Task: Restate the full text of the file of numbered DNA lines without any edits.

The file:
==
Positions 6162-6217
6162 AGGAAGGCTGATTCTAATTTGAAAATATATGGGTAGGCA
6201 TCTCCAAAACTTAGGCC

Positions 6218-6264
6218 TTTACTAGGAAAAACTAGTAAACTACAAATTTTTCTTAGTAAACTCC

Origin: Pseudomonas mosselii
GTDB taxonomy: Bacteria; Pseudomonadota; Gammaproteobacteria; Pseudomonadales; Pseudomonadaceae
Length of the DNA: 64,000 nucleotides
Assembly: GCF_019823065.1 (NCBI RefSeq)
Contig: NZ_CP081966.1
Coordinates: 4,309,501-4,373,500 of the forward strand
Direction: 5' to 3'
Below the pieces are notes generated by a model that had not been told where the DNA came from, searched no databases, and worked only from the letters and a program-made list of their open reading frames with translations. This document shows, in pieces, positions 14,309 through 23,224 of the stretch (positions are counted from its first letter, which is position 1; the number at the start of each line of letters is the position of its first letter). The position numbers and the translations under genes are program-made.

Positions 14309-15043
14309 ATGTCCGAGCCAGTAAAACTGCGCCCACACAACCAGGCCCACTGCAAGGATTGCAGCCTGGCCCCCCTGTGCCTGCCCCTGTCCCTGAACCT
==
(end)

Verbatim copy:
Positions 6162-6217
6162 AGGAAGGCTGATTCTAATTTGAAAATATATGGGTAGGCA
6201 TCTCCAAAACTTAGGCC

Positions 6218-6264
6218 TTTACTAGGAAAAACTAGTAAACTACAAATTTTTCTTAGTAAACTCC

Origin: Pseudomonas mosselii
GTDB taxonomy: Bacteria; Pseudomonadota; Gammaproteobacteria; Pseudomonadales; Pseudomonadaceae
Length of the DNA: 64,000 nucleotides
Assembly: GCF_019823065.1 (NCBI RefSeq)
Contig: NZ_CP081966.1
Coordinates: 4,309,501-4,373,500 of the forward strand
Direction: 5' to 3'
Below the pieces are notes generated by a model that had not been told where the DNA came from, searched no databases, and worked only from the letters and a program-made list of their open reading frames with translations. This document shows, in pieces, positions 14,309 through 23,224 of the stretch (positions are counted from its first letter, which is position 1; the number at the start of each line of letters is the position of its first letter). The position numbers and the translations under genes are program-made.

Positions 14309-15043
14309 ATGTCCGAGCCAGTAAAACTGCGCCCACACAACCAGGCCCACTGCAAGGATTGCAGCCTGGCCCCCCTGTGCCTGCCCCTGTCCCTGAACCT